Parisians are very discreet and are guarded when you first meet them. (Guarded against what, I’m still not sure. Discovering that you’re an idiot is my current theory.) But years of being immersed in social media have made me more open and sociable than the average Brit. I think nothing of meeting for coffee with someone I’ve met through Instagram or a friend of a blog friend and unless something terrible happens, we’ll more than likely become friends as well. This approach is seen as strange or even a bit suspicious here. One caveat: developing a true friendship with a local might take years, but what’s not difficult for any woman is meeting Parisian men. Even a returned glance will be taken as a solid sign of encouragement, but this is probably not the way to develop long-term friendships here!
The point of an English social gathering is to have fun, to make it to the end of an evening without offending anyone too much, but above all to have a laugh. Parisians discuss subjects. If you’re not prepared with a strong opinion that you can defend at length in an intellectual argument, then oops – they’re going to think you’re an idiot. Displaying your intellectual prowess is prized above being entertaining or funny. In fact being funny is something of a lost concept. This is an issue for me, since I’ve spent my life relying on my sense of humour to cope in most situations.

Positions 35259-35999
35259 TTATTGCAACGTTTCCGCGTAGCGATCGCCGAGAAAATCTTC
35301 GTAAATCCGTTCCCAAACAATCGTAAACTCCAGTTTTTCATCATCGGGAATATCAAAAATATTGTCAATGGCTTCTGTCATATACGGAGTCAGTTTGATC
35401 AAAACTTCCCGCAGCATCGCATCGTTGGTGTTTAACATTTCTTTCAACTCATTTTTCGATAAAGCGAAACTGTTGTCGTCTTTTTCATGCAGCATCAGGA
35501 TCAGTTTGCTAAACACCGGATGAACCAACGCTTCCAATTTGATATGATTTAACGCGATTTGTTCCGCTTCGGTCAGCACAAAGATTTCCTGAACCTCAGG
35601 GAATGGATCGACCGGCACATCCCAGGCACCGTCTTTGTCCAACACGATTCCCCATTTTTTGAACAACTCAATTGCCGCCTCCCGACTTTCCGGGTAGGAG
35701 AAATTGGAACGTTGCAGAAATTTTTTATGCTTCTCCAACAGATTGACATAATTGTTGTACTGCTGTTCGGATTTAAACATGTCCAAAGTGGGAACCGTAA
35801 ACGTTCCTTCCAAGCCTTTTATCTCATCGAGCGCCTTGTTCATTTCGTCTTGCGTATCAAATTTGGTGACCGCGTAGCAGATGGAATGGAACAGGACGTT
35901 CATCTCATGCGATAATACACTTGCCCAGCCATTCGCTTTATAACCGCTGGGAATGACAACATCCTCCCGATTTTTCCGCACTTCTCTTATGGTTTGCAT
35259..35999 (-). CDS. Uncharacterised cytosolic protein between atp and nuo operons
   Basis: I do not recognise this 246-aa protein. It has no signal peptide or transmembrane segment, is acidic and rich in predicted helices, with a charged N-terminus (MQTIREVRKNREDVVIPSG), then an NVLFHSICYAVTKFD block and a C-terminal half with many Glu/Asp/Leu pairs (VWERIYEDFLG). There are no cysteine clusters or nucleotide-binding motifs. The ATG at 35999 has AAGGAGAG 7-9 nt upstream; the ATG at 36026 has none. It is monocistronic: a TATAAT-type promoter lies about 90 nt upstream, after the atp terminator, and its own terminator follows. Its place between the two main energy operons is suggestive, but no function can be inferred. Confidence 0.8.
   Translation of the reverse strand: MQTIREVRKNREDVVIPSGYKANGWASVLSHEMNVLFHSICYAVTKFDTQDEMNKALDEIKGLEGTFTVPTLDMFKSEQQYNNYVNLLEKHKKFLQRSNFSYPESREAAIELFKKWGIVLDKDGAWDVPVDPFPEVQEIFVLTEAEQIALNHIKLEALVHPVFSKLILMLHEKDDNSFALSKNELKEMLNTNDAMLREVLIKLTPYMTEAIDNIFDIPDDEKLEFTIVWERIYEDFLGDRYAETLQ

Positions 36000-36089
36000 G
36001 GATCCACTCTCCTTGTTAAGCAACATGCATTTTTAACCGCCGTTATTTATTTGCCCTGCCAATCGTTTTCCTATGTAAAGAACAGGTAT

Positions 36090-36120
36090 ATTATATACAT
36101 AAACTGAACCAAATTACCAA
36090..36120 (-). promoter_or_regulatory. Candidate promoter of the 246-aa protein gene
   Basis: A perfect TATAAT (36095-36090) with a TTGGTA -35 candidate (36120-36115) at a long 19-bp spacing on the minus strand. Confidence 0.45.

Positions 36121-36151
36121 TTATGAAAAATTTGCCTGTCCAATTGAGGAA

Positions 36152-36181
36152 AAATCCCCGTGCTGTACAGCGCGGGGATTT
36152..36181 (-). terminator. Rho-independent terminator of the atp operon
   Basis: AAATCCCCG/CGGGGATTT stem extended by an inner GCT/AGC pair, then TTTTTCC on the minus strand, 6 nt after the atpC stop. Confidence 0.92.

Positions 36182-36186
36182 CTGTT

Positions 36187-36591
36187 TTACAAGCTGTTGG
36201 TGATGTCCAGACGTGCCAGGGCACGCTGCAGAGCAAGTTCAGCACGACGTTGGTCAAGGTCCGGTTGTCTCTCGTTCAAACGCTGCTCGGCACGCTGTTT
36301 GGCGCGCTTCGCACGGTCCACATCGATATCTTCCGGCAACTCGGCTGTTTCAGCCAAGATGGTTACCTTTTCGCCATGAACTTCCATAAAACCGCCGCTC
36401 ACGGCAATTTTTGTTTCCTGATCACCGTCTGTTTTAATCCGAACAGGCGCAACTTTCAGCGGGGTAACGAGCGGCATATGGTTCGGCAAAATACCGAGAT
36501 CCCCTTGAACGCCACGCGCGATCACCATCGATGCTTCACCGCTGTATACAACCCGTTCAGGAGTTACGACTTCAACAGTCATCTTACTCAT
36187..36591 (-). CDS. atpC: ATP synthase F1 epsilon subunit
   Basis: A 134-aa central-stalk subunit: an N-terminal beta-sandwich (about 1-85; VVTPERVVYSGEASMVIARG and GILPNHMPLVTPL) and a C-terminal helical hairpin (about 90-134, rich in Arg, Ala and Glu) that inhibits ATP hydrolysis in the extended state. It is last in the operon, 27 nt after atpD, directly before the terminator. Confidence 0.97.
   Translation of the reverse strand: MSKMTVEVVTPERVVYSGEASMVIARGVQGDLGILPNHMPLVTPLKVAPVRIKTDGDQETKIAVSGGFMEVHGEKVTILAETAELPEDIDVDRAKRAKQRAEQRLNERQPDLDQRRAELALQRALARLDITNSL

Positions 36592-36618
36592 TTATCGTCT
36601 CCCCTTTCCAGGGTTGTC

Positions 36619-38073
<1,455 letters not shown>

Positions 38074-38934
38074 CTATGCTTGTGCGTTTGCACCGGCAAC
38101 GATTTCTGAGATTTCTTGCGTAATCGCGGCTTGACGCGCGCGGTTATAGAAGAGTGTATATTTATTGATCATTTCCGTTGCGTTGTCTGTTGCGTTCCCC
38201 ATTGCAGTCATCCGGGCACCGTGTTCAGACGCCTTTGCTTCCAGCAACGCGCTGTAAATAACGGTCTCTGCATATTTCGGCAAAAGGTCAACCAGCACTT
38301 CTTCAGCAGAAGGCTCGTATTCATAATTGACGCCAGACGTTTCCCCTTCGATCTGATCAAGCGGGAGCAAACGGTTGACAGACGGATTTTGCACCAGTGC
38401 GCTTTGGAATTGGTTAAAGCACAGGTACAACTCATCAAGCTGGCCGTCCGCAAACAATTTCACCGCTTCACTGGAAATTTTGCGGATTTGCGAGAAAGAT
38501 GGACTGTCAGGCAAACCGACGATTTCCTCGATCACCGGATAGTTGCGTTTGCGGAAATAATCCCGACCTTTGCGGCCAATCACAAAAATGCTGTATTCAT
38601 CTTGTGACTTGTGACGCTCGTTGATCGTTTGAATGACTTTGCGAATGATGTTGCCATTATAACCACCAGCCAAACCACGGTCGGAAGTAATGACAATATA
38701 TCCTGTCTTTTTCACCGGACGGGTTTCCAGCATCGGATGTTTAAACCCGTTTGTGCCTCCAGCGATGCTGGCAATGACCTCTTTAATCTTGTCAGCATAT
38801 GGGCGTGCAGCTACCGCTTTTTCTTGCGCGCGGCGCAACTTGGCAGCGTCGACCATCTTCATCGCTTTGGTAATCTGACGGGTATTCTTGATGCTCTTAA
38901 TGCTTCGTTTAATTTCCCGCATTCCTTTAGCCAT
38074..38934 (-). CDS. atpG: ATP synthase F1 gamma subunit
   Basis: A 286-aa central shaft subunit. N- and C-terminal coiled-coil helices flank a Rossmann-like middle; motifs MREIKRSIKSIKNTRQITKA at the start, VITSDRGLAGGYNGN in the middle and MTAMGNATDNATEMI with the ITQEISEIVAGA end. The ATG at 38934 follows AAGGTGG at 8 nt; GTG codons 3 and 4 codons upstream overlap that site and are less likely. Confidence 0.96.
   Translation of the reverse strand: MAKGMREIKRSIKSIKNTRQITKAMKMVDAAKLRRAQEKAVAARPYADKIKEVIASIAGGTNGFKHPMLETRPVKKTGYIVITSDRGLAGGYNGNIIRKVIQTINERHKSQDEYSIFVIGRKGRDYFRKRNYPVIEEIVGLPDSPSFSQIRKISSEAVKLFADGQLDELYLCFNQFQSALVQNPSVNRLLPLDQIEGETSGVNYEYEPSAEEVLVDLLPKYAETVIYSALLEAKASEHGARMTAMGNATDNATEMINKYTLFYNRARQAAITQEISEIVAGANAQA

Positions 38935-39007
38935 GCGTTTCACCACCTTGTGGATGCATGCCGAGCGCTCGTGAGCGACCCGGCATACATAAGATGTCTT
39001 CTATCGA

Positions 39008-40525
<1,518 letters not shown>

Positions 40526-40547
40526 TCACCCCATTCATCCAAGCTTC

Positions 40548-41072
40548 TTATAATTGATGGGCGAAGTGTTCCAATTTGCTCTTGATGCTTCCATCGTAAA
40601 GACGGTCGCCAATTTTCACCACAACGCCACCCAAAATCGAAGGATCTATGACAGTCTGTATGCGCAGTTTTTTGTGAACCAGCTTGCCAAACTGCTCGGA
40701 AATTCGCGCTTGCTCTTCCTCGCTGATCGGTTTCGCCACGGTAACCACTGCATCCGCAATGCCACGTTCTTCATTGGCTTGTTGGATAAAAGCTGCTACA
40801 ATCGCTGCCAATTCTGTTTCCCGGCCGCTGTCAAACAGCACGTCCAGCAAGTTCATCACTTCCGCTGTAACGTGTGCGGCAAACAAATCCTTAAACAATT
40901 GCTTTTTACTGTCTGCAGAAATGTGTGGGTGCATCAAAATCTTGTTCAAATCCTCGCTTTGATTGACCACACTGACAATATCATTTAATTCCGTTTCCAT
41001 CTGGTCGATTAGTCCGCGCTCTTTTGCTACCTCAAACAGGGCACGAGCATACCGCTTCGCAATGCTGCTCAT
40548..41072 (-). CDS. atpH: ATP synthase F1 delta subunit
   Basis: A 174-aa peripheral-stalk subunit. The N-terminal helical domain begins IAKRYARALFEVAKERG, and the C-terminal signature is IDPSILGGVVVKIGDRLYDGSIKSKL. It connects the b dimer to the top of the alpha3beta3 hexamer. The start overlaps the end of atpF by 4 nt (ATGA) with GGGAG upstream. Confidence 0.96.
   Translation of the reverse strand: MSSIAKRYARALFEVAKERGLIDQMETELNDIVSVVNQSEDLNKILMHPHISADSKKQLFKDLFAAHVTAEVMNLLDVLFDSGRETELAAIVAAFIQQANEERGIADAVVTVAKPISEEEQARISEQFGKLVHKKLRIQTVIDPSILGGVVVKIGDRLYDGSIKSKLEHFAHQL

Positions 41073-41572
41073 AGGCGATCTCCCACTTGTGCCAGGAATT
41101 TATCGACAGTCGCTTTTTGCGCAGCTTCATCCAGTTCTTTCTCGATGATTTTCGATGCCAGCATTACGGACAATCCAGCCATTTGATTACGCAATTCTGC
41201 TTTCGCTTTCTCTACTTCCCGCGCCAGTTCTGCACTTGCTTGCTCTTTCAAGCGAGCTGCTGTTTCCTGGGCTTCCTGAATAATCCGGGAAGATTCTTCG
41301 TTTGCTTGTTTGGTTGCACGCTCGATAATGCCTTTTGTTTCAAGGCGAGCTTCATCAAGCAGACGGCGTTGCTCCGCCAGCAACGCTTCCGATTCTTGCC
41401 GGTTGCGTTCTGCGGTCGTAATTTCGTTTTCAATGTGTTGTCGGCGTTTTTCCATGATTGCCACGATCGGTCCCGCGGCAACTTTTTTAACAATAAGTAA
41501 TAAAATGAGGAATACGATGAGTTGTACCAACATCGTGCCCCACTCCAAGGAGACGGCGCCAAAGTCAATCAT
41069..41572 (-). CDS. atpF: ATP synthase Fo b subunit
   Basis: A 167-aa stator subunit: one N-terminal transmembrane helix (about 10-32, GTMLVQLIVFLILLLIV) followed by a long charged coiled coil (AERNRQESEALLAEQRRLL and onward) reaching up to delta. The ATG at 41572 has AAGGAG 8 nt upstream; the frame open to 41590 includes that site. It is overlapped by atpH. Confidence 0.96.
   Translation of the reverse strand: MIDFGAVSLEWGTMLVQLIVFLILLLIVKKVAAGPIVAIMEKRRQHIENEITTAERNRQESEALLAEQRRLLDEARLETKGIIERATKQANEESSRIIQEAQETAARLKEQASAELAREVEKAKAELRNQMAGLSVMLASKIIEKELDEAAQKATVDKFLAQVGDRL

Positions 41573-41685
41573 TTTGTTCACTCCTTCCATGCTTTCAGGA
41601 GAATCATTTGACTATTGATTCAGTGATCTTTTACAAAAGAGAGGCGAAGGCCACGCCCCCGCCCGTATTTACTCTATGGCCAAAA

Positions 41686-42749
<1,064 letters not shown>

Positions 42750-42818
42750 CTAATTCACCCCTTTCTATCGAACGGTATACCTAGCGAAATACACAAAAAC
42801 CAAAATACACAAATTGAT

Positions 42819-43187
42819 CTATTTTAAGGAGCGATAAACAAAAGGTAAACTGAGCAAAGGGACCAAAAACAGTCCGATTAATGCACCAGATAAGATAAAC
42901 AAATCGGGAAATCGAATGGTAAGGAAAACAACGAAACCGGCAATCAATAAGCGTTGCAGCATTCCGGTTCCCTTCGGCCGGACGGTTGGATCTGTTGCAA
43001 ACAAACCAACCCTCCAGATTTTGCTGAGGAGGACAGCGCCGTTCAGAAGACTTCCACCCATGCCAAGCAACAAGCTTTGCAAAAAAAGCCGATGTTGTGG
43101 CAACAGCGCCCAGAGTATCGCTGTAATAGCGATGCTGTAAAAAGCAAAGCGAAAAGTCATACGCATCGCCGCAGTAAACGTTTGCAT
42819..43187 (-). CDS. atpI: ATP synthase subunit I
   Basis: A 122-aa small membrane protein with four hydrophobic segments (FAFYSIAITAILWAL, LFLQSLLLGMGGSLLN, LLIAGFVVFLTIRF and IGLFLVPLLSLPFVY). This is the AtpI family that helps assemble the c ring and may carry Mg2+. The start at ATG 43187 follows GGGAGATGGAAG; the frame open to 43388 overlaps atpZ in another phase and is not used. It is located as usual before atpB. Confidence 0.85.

Quotes of the week:
'If you meet someone who’s really complicated and complains all the time, then they’re probably Parisian.'
'He’s a black-belt in foux de fa fa.'
(Foux de fa fa is useful shorthand to describe a completely non-ironic cheesy approach to romance.)
21 February 2013
Having just arrived in Paris I hit the ground running, going straight out to dinner with my good friend Lauren Cerand. She’s here from New York with her book publicity client Stephanie LaCava and we’ll go to Stephanie’s reading the next evening. But my first night is spent in Lauren’s sterling company at Balzar, one of my favourite traditional Parisian brasseries. It ticks all the boxes: oxblood banquette seats; wood panelled walls, vaguely mysterious, intellectual looking clientele and French home cooking. It’s very crowded, mostly with people a generation or two older than us and we’re crammed into a tiny corner table. About half of the waiters on duty find their way to our out-of-the-way table at one point or another though, as we seem to be something of a curiosity. After a dinner of roast farmhouse chicken and steak au poivre, we head out to meet some friends for cocktails in St. Germain.
The following night, Stephanie LaCava’s book reading is at the storied Shakespeare & Company book shop, opposite Notre Dame on the left bank of the Seine. I’ve been here only a few times over the years, but apart from enjoying its spectacular location and history, I feel at home knowing that various writer friends have connections with the place. You can feel in the atmosphere, in the walls almost, that it’s a friendly port. Actually for me it is literally in the walls, as my friend Joanna Walsh has covered the wall next to the staircase in her drawings of writers. Tonight is the first time I’ve met Sylvia who owns Shakespeare & Co, and I like her and what’s she’s doing there immediately.
Every space is filled and Stephanie begins a series of short readings from her book An Extraordinary Theory of Objects: A Memoir of an Outsider in Paris; interspersed with questions from Sylvia and Laura of Shakespeare & Co, then from the audience. The book is a memoir of her time living just outside Paris in the early nineties, where her family had been relocated. In her early teens, awkward and isolated, she drew comfort from small objects that held particular significance. Stephanie explains in an endearing, open way how the themes in the book (which I’ve read before coming) are connected.